I genuinely feel sometimes that I will never forgive the OITNB makers for the way they played Poussey (who I’m currently watching as Moira in The Handmaid’s Tale, above). And although the last, mostly forgettable series used her death as the catalyst for the prison riot and a larger conversation about the treatment of prisoners within the system, it wasn’t quite as impactful as I’d have liked. I’m not even sure why because looking back there was a lot of action.

Certain characters are always great – looking at you Taystee (Danielle Brooks), Nicky Nichols (Natasha Lyonne) and Red (Kate Mulgrew) but then there are others that are criminally underused. Looking at you Dyanara (Dascha Polanco) and Sophia (Laverne Cox) (IMHO) and I guess it must be hard to give all characters the airtime they deserve but my god can we move away from boring Piper Chapman (admittedly always going to be central since the series is based on her memoirs). But still.

This season, however introduces two great new characters, sisters from Hell Carol and Barb who each run their own wing. While their story is dark as shit, there is joy to be had in two such deliciously bad and bitter rivals as they dominate their environments and promote bloody, petty violence.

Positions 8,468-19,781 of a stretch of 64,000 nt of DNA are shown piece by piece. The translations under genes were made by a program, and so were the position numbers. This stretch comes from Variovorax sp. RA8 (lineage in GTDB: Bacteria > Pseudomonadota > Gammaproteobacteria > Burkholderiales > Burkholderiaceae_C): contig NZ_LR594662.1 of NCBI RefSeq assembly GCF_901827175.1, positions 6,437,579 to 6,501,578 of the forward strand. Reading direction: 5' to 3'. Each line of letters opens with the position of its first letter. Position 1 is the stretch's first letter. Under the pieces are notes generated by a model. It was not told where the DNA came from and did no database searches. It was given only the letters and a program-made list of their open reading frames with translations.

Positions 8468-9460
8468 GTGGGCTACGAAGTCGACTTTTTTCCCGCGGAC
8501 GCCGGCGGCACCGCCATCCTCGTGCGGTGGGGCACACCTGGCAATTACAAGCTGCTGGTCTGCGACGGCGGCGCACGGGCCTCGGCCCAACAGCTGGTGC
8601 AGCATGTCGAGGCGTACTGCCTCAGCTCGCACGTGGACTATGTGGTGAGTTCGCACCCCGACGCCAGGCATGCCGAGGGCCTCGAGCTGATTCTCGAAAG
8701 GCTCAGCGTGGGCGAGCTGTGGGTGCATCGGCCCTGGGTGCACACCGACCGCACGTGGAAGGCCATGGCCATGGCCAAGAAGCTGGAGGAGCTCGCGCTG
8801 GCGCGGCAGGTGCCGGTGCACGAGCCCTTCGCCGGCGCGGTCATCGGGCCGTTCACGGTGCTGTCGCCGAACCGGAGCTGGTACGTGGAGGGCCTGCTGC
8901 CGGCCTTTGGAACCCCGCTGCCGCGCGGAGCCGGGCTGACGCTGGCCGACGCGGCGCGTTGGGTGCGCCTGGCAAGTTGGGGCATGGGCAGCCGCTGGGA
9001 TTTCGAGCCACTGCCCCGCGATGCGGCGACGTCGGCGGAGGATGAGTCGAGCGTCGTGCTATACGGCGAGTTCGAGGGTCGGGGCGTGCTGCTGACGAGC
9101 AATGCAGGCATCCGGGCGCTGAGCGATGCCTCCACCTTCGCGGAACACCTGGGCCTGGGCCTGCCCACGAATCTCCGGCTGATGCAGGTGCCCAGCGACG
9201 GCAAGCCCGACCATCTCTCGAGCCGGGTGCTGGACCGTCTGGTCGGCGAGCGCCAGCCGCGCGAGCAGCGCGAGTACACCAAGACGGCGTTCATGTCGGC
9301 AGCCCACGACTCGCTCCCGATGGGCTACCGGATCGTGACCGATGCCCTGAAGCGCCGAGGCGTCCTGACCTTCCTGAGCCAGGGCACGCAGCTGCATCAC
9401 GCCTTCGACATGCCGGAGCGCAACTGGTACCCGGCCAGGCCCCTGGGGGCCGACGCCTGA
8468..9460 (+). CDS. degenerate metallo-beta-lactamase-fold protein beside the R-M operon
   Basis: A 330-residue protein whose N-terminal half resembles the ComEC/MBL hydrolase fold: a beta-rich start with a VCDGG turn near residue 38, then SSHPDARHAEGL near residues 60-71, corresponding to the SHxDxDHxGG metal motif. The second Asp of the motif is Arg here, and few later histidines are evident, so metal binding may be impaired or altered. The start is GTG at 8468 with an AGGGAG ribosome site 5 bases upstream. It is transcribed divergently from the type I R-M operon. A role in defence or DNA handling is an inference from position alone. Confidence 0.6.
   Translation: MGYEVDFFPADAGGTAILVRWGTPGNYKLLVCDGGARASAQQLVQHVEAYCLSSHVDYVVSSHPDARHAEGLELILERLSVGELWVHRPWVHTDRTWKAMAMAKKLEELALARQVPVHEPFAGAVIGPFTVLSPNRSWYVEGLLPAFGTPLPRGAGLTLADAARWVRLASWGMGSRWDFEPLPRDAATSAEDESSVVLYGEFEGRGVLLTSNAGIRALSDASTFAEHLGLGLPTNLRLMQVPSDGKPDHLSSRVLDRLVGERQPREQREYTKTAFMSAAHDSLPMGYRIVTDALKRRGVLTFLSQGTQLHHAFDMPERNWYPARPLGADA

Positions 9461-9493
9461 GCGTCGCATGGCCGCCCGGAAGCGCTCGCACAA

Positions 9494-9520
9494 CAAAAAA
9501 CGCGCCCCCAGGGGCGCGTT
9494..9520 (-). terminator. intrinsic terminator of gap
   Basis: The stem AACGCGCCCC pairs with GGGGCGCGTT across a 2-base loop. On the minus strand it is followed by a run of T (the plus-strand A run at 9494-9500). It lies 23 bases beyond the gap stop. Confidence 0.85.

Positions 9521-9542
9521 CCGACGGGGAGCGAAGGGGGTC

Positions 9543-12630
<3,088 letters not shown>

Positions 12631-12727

Stand out strands for me are Taystee’s trial (with devastating results) and the kick ball head to head – while I’ve still got nothing but love for Gloria, Blanca and Suzanne (Uzo Aduba). Can we also give Laura Prepon‘s Vause more to do – because she could be GREAT.

Oh, and Daddy (Vicci Martinez) is very cute indeed.

Orange Is the New Black

What are you watching?

Sharp Objects Review

Photograph via Google
Photograph via Google

I enjoyed Sharp Objects so much, starting it on Sunday, a freezing cold afternoon fit only for nesting and finishing it just before bed the following day. It’s what one would term ‘unputdownable’ if there were such a word. (Is there such a word?)